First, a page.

April 8, 2014 (RUMBEK) – Peace and reconciliation efforts between the Kuei and Rup Dinka sections in Lakes state’s Rumbek Central county of has broken down following a physical altercation between MPs.
- Cattle raiding has been a major source of conflict in South Sudan’s Lakes state (Photo: Cedric Gerbehaye/Pulitzer Center)
The incident occurred on Tuesday during discussions at the conference hall at Akon Buo during a meeting co-chaired by representatives of the Rup and Kuei in a bid to reconcile their differences, which stem from a dispute over cattle ownership which erupted in November last year.
Tensions boiled over during the meeting after a verbal exchange between MPs Kedit Madol Kedit and Abraham Makoi Bol Kodi turned physical.
In a separate incident, youth from both Kuei and Rup removed the microphone from the hands of the deputy governor and demanded the meeting be immediately closed after they were were prevented from speaking at the conference.
The Rumbek Center Peace Committee (RCPC) was set up in February with the aim of building peace and trust between the two communities and comprises of 10 members nominated by their respective communities.
It was established just one month after the appointment of the military caretaker governor, Maj-Gen Matur Chut Dhuol, after president Salva Kiir issued a decree removing his democratically elected predecessor, Chol Tong Mayay.
This week’s incident is the second time Kedit has been involved in a political spat.
Tensions flared in parliament in November last year after comments by MP Kockedhia Puoudak that the peace committee set up to settle disputes and normalise inter-clan relations between the Rup and Kuei sections Rumbek Central county is failing.
The parliamentary sitting was subsequently adourned after Kedit threatened violence, accusing Puondak of attempting to publicly distort and damage the governor’s image.
Puoudak’s statements to parliament came after Governor Dhuol described women in Malek payam as “ugly” while on a visit to the area, sparking widespread outrage.
Both Kedit and Kodi were dismissed from the conference hall following their altercation on Tuesday, and the meeting ended without resolution.
Kodi is among a group of lawmakers from Rumbek Central county calling for Dhuol’s resignation, accusing him of inciting violence and lawlessness since his appointment 14 months ago.
Kodi cited the arbitrary arrest and dismissal of chiefs without reason.
He also said students on governor-funded scholarships had been denied their stipends, forcing them to drop out of school.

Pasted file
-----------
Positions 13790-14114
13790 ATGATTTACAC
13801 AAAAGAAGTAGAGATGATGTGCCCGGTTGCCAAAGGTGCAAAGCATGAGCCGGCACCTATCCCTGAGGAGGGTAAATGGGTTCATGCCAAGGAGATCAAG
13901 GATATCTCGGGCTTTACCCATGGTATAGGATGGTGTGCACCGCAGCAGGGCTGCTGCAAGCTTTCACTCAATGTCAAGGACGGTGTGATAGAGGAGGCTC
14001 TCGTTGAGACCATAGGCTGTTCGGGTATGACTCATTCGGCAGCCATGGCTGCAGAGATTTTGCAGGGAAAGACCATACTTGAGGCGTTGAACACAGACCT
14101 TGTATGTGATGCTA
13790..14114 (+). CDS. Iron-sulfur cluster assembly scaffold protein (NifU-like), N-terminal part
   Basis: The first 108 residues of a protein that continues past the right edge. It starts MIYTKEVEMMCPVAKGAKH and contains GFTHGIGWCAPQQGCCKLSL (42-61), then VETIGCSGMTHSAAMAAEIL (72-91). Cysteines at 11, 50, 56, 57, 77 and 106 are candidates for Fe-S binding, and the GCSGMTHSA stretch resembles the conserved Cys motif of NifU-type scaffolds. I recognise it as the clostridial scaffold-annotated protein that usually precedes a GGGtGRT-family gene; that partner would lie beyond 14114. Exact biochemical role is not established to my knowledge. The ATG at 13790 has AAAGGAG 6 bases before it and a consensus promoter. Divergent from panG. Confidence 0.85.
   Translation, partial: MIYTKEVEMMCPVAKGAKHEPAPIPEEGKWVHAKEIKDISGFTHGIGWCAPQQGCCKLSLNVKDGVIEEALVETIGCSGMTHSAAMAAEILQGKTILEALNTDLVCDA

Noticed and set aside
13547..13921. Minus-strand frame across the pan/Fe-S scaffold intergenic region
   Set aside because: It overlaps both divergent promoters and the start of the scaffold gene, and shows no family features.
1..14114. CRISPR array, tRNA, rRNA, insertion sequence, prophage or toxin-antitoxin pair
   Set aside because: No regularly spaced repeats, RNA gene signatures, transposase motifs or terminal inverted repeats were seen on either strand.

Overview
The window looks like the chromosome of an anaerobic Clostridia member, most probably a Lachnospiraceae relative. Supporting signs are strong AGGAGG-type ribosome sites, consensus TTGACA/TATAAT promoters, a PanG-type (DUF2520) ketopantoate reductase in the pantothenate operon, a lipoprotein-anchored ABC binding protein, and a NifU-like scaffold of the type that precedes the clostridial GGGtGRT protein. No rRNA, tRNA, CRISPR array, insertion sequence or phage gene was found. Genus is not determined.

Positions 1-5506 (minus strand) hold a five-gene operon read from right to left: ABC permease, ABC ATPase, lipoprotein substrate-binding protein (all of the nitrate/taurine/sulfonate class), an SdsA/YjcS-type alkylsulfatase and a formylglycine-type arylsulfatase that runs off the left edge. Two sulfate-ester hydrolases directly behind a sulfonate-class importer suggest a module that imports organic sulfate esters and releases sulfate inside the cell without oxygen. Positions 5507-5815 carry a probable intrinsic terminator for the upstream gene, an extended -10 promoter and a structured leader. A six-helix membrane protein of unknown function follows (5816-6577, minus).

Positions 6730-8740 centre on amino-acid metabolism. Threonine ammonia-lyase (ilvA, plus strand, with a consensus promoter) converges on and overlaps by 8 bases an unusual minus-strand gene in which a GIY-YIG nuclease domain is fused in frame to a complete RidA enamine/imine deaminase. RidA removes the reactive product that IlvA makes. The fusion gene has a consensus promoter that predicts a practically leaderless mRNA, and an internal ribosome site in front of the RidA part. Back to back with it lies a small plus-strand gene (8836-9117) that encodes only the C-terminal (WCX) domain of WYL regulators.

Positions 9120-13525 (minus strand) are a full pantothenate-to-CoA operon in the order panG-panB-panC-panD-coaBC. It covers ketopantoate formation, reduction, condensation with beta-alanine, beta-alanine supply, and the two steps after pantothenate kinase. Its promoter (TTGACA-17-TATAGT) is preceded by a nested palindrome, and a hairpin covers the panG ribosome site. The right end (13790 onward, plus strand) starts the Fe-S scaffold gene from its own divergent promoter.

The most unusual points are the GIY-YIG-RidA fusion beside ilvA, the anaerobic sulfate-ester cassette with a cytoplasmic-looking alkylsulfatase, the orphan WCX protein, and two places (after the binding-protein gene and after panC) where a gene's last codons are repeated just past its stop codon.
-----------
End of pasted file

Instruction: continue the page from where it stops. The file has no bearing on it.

“Governor Matur Chut Dhuol must resign if his is a wise man – this ongoing conflict is his own making,” said Kodi.
The comments sparked a heated response from Kedit, who labelled Kodi a “liar”.
Lakes state has been the scene of increasing tribal tensions in recent months, amid growing calls for the governor to stand down.
On 4 April, a group of 57 lawmakers launched a reconciliation process in a bid to quell inter-clan clashes.
A team of lawmakers from the nation’s capital, Juba, joined state MPs in Cueibet county where about 50 people were killed in recent clashes between the Panyar and Waat at Tiatiap payam (district).
Pastoralist youths, however, have rejected the efforts of lawmakers, demanding that Dhuol be removed.
State MP Nyanbol Rin has also demanded Dhuol’s resignation, describing him as a “heartless and hopeless” leader.
She has called on Kiir to step in to save the image of Lakes state and appoint a replacement to reconcile differences in the state.
Dhuol has arrested a number of chiefs for failing to arrest suspects in tribal revenge killings in their communities.
Four chiefs were dismissed in Greater Yirol counties last year, as well as Chief Gor Makuac from Rumbek East, who Dhuol described as a “hopeless person”.
However, chiefs say it is the police and not themselves that should be responsible for tracking and arresting suspects in crimes.
Makuac’s dismissal has angered local youth of the Dhiei section, with fresh clashes erupting between the Dhiei section, Amonhim and Tiek clans in Timic last week, resulting in the deaths of eight people. No suspects have been arrested in relation to the killings.
Police insist that young people and the wider public refuse to share information with them, blaming the poor relationship between the administration and the people of Lakes state.
Under South Sudan’s constitution, an election should be held within 90 days should the president remove a governor. However, this has yet to occur in the country’s three states where governors were removed last year.